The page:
The Fred's discount stores aim to provide their customers with a quality product at a reasonable price. The chain stores, which offer everything from groceries to apparel, are popping up all over the South, and with the help of self-employed subcontractor Ricky Timms, the chain was able to receive a deal of its own.
Timms and his team of three technicians have installed the mechanical systems and ductwork for five new Fred's stores so far. When he started work on his first Fred's store in northern Georgia, the project called for approximately 11,000 square feet of lined sheet metal, the cost of which would have set the chain store back $31,000. But Timms worked with Dixie Duct Fabrication in Roswell, Ga., which offered an alternative - Johns Manville's Mat-Faced Micro-Aire Fiberglass Duct Board, which saved the store more than $10,000.
Time and moneyIt wasn't the first time Timms had used duct board on a project. The subcontractor has installed duct board in houses and several other commercial projects during his 18 years in business. So Timms was not opposed to using the product when Dixie Duct suggested it.
Jerry King, co-owner of Dixie Duct, said Timms came to him to price sheet metal for the project.
"Basically, we estimated the job per the customer's request with lined sheet metal and with the price of sheet metal going up lately, it involved a considerable amount of money. It was $31,000," said King.
King then estimated the project with fiberglass duct board and found that the job would cost substantially less - $20,500. Timms went to the owner of the discount store and presented the options. The owner chose duct board.
The easy installation helped Timms to finish the project early: The store wanted the mechanical systems to be completed in three weeks; Timms was able to do it in two.
He installed Lennox package units on the ground level of the store. Sheet metal was then ducted up the building where it runs inside and meets the duct board in the store. All duct on the inside is Johns Manville product. Since then, Timms has worked on multiple Fred's stores. He recently finished a project in Livonia, Ga., and will soon start work on another Fred's store in Cleveland, Tenn.
AirtightWhile duct board has been slower to catch on, the rise in sheet metal prices has prompted contractors such as Timms to seriously look at the product, according to Eric Alley, HVAC development manager for Johns Manville.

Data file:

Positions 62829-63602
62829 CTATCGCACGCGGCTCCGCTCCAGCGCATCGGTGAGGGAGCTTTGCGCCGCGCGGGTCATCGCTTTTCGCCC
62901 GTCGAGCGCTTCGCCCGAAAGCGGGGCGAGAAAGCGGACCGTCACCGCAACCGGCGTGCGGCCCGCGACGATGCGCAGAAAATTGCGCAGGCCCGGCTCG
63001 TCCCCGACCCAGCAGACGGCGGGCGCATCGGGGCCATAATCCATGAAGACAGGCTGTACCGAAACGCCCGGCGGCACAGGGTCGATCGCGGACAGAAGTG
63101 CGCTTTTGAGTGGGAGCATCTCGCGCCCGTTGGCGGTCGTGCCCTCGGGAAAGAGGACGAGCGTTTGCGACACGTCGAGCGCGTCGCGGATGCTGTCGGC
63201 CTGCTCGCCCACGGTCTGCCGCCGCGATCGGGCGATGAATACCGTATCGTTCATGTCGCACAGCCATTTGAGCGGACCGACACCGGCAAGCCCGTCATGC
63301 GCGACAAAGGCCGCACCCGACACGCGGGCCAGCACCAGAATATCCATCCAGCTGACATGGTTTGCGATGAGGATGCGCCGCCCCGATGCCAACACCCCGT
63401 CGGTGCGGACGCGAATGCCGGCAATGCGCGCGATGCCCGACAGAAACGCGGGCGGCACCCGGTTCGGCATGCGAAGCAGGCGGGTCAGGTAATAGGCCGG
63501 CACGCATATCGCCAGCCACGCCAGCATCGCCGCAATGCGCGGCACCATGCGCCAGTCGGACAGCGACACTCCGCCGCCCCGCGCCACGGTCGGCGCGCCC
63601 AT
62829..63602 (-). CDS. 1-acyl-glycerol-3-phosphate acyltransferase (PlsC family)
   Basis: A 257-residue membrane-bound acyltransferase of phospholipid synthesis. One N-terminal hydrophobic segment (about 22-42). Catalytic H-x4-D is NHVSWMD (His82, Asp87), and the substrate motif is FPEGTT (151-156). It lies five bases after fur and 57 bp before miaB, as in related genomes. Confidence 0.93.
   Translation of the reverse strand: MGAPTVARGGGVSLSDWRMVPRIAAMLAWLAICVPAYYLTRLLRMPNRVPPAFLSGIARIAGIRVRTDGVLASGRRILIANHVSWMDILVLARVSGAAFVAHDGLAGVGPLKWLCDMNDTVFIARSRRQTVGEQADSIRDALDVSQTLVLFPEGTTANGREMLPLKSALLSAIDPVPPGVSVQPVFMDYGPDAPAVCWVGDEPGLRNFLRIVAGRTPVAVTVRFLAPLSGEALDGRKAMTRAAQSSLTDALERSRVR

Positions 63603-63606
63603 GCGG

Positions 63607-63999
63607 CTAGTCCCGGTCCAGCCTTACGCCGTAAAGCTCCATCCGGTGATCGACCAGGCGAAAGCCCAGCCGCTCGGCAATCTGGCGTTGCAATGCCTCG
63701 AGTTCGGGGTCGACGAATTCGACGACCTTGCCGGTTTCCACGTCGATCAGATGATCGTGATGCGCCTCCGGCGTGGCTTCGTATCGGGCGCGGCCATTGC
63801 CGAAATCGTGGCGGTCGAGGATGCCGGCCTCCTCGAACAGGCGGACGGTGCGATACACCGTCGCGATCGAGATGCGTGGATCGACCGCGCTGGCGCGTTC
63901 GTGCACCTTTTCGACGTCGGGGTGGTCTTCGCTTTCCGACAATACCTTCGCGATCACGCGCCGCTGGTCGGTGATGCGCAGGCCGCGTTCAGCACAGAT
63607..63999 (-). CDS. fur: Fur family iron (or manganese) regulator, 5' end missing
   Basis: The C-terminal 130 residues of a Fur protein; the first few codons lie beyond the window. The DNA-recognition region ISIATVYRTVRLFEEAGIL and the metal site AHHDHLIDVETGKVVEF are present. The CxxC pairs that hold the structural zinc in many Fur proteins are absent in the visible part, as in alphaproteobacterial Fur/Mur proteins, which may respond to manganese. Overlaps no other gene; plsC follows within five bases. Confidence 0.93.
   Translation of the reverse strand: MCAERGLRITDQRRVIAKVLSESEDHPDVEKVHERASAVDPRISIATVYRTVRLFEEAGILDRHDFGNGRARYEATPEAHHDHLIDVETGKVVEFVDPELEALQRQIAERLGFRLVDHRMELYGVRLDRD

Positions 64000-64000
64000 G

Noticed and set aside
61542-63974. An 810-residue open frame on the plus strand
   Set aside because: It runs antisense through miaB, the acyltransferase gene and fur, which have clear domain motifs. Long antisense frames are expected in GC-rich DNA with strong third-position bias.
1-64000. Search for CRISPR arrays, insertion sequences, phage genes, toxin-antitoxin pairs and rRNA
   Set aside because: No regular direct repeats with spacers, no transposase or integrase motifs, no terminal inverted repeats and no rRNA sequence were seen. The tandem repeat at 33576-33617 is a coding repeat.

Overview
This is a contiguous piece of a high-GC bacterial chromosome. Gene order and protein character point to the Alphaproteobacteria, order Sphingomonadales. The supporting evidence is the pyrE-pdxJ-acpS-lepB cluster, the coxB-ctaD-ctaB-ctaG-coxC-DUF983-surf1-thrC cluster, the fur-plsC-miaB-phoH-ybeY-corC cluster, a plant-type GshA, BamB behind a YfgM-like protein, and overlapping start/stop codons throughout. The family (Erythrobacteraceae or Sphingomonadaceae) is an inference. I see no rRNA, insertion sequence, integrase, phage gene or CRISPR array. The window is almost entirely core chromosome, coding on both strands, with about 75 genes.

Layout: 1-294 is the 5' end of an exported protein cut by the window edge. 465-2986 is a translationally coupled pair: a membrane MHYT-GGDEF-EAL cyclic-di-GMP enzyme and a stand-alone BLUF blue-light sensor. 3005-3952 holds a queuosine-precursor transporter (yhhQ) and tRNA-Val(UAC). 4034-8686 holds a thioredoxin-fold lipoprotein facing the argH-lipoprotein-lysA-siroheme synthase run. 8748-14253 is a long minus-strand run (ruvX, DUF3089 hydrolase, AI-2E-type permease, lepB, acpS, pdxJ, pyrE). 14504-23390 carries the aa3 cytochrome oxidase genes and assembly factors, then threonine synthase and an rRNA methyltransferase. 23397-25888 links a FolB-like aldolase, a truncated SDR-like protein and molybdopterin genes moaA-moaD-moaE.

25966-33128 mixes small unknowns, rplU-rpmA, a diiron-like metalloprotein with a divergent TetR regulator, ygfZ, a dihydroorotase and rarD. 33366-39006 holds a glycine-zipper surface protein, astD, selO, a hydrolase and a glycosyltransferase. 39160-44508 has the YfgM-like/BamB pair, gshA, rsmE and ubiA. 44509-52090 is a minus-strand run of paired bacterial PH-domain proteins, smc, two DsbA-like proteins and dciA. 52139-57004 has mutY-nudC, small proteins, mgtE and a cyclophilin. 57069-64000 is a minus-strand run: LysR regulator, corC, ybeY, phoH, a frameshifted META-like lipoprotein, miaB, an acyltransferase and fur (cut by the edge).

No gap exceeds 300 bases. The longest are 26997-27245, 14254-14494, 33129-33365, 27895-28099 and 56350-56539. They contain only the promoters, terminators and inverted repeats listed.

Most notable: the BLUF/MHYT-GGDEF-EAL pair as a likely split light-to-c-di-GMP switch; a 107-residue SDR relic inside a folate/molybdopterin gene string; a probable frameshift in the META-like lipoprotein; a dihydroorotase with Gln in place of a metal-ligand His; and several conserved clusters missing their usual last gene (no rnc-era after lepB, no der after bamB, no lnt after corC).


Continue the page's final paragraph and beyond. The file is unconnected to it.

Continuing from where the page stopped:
Alley said that the Johns Manville Mat-Face Micro-Aire Duct Board has "always had a lot of interest from people. But a significant increase has been seen since the rise in the cost of steel."
While steel prices have been a catalyst for some contractors to give duct board a try, it is the long-term benefits of the product that are prompting them to continue using it, according to makers like Johns Manville.
"If the product is fabricated and installed correctly, you will have a system that leaks less," said Alley.
He also said that a system that leaks less has better energy efficiency and reduced energy bills.
According to Alley, when it comes to installing duct board over metal duct, there are few differences. But to do it correctly, he recommends using duct-board-fabrication guidelines from the North American Insulation Manufacturers Association.
"Even the best sheet metal job leaks," said Dixie Duct's King. Most of these leaks occur at the joints, he added. But with duct board, King believes there is 100 percent air tightness. He also said that in 20 years of offering duct board to customers, he has never had a call-back on the product.
Sound adviceWhile duct board can save money on installation costs and long-term energy bills, it can also reduce noise associated with the HVAC system. According to Alley, this makes duct board perfect for school applications.
One such project was recently completed last fall in Carbon Hill, Ala. In November 2002, a tornado destroyed the school and the Walker County School District had a $15 million rebuilding budget. There was also a short period to finish construction and open the school for fall 2005.
According to Dan Blackman, vice president of engineering for Edmonds Engineering in Birmingham, Ala., and mechanical engineer on the project, it was very important to stay within the school's budget.
"It's the reason we went with duct board for our heating and cooling system," he said.
Estimates for lined sheet metal exceeded the school district's budget. New quotes were produced using Johns Manville 1 1/2-inch Mat Faced Micro-Air Duct Board Type No. 800. The new quote reduced the price by $120,000. Also, according to the project installers and engineers, the installation would save the school on further energy bills due to low system leakage. Thermal performance is another benefit.
"Classrooms can be noisy places," said Rick Lathan, architect on the school project. "The duct board is going to do a lot to dampen the sound that travels through the duct system, including cross talk from other classrooms and air-handling noise."
Alley said he believes that contractors who are using duct board are beginning to learn that the product has more benefits than just saving on installation time and cost.
"We have seen a duct-board trend sweep the nation this past year and more installers who are use to sheet metal are making the switch every day," he said.